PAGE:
Spare the mop and spoil the waistline

2012-04-04 00:00

WHILE washing windows, mopping floors and doing other household chores are hardly popular, housewives and househusbands can help to motivate themselves by seeing housework as a fitness work-out.

“The worst thing is inactivity,” said Ingo Froboese, a professor at the Health Centre of the German Sport University in Cologne. “Our billions of body cells don’t care what kind of exercise we do. The main thing is getting exercise, and that goes for doing housework too.”

Rainer Stamminger, a professor of home economics at Bonn University, takes a similar view. “Not regarding housework as a burden, but using it as a personal fitness programme provides motivation for unloved chores,” he said. “When the weather’s fine, hang the laundry out to dry on the balcony or in the yard. For one thing, it’ll smell better afterwards, and you’ll get some sun as well.”

Modern household appliances, such as washing machines, dryers and food processors have greatly reduced the amount of physical activity needed in the home. As Stamminger noted: “Housework today, has nothing in common with housework 50 or 100 years ago. It’s far less strenuous. Washing laundry by hand, for example, used to be hard work.”

So in order to get exercise while doing household chores, a few small tricks may be necessary. For instance, Froboese recommends having the laundry basket in another room during ironing, and fetching each piece of laundry separately.

“Getting in an extra 3 000 steps a day is the equivalent of walking two kilometres,” Froboese said. He said his research showed that “suboptimally challenging exercise has the best effect on the body”. In other words, you don’t have to break a sweat doing the housework to stay in shape.

Andreas Mueller, a sports scientist with the German Fitness Instructors’ Association, disagrees. Light physical activity during housework does not promote fitness, he said. Instead, a person would have to climb up and down a ladder while washing windows, for example, which is similar to a work-out on a step machine. In general, he said, a chore has to be strenuous enough to cause muscle aches to have any health benefits, such as kneading by hand, washing laundry by hand or chopping wood.

Gathering dirty laundry, ironing, and sorting and putting away clean laundry also take a lot of energy, Stamminger said.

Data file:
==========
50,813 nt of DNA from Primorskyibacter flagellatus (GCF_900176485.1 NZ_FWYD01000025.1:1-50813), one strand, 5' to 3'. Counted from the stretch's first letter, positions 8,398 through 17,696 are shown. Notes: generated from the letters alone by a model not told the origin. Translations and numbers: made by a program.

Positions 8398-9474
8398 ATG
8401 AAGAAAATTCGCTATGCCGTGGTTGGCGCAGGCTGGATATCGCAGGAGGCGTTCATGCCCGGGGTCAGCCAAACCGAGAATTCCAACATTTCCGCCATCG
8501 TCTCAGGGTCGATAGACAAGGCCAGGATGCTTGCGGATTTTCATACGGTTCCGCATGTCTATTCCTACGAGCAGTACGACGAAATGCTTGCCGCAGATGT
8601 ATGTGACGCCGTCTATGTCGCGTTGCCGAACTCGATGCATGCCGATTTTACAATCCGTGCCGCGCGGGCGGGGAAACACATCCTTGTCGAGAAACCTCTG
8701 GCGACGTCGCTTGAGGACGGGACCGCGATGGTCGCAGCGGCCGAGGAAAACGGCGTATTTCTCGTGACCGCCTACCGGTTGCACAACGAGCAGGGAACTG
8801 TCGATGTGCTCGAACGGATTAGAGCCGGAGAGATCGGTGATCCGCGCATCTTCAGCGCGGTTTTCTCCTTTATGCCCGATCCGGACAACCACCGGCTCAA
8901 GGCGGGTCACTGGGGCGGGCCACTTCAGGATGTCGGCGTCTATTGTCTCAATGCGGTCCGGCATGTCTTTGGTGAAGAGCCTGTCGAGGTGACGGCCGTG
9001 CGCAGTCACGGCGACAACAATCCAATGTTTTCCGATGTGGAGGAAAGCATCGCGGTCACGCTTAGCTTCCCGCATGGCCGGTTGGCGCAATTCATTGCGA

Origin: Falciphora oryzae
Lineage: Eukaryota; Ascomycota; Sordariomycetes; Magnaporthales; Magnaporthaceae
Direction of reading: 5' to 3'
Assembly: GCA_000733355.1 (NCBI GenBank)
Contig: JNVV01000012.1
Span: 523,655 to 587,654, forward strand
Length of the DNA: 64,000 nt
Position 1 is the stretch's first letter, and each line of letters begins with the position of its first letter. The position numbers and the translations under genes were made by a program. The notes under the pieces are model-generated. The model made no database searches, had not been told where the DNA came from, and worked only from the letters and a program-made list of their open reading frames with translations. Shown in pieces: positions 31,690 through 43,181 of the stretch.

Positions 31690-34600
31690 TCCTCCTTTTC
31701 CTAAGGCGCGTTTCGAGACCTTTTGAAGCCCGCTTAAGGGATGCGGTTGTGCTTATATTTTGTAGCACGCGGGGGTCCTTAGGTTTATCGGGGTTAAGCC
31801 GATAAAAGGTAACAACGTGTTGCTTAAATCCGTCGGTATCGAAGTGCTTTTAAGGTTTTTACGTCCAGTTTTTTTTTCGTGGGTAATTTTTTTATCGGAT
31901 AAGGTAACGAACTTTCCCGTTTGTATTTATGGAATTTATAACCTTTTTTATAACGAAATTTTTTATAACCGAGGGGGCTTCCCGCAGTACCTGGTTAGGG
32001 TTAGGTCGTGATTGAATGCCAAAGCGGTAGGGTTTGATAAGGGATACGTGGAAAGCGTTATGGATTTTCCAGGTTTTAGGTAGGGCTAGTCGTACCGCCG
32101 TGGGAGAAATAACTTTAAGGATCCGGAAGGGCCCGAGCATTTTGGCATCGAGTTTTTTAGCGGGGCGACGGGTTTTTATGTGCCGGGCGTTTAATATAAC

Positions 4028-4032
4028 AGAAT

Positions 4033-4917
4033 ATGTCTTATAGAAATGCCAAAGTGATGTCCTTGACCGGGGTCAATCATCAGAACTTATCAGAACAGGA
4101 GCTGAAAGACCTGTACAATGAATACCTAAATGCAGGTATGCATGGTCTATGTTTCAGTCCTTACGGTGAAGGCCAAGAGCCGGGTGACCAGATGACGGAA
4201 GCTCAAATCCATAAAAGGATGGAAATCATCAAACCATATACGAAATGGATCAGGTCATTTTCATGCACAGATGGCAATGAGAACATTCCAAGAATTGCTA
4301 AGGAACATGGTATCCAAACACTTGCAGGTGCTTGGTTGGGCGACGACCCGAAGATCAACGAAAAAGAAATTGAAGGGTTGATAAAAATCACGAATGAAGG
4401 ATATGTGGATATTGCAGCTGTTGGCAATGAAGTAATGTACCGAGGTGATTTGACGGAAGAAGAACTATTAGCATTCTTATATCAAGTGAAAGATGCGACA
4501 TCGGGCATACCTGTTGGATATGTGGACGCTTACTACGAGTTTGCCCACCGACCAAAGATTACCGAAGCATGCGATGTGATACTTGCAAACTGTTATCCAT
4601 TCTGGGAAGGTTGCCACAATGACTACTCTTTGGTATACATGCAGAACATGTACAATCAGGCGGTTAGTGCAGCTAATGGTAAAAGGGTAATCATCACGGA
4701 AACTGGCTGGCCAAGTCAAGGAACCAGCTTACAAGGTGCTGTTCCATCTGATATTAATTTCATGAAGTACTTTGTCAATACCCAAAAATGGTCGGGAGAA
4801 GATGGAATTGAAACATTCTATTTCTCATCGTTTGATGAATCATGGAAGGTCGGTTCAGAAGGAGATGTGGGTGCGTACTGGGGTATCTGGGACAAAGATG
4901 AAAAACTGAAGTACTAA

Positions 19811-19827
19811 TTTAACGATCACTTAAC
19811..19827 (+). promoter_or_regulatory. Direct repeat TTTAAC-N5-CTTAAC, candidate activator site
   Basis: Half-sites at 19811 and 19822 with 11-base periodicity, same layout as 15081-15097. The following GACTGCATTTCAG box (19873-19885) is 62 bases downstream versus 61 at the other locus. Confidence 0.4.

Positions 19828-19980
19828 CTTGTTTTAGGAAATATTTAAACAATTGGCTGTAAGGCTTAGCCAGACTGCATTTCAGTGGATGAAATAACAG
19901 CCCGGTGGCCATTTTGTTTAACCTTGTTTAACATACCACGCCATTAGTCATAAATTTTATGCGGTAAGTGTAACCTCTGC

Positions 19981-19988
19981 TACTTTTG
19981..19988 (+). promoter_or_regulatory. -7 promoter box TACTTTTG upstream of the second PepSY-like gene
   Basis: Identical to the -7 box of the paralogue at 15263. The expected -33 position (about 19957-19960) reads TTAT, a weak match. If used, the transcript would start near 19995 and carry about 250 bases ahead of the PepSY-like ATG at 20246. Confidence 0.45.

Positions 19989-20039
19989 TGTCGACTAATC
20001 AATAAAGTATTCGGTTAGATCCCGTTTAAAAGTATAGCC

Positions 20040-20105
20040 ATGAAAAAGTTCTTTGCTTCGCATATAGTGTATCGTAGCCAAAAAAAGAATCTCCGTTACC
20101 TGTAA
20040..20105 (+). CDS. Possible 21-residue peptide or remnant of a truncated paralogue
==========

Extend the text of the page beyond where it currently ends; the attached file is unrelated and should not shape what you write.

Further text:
Froboese, Stamminger and Mueller all agree that housework is much more palatable when combined with fitness or entertainment.

“Someone who views housework as a fitness programme is happier than someone who regards it solely as a burden,” Stamminger said. “Washing windows and ironing are very unpopular. Cooking meals and garden work are much better liked. A lot of people in our studies find ironing less onerous if they can watch television at the same time.”

Stamminger does not advocate a lot of diversion while doing chores, however. Rather, he thinks they should be performed expeditiously.

“I’d wash all the windows in one go because you’ve got to prepare the wiper, wash leather and cleaning bucket,” he said, adding that it was a good idea to do a chore from start to finish, and not interrupt window washing to cook or wash laundry, for example. “This is also sensible from an environmental standpoint. Someone who washes only a few windows needs more water, and produces more waste water.”

Hard work burns a lot of calories. The Consumer Initiative, a Germany-wide consumer-protection organisation, has listed the number of kilocalories that a person weighing 70 kilograms will burn by doing various household chores for 15 minutes — tidying up: 30, ironing: 35, cooking: 40, hanging laundry: 50, mopping the floor: 60, making the beds: 62, vacuum cleaning: 70, washing windows: 83, working in the garden: 88, climbing stairs: 121. — Sapa-dpa.

Join the conversation!

24.com encourages commentary submitted via MyNews24. Contributions of 200 words or more will be considered for publication.

We reserve editorial discretion to decide what will be published.
Read our comments policy for guidelines on contributions.

24.com publishes all comments posted on articles provided that they adhere to our Comments Policy. Should you wish to report a comment for editorial review, please do so by clicking the 'Report Comment' button to the right of each comment.

Comment on this story
0 comments
Comments have been closed for this article.

Inside News24

 
/News

Book flights

Compare, Book, Fly

Traffic Alerts
There are new stories on the homepage. Click here to see them.
 
English
Afrikaans
isiZulu

Hello 

Create Profile

Creating your profile will enable you to submit photos and stories to get published on News24.


Please provide a username for your profile page:

This username must be unique, cannot be edited and will be used in the URL to your profile page across the entire 24.com network.

Settings

Location Settings

News24 allows you to edit the display of certain components based on a location. If you wish to personalise the page based on your preferences, please select a location for each component and click "Submit" in order for the changes to take affect.




Facebook Sign-In

Hi News addict,

Join the News24 Community to be involved in breaking the news.

Log in with Facebook to comment and personalise news, weather and listings.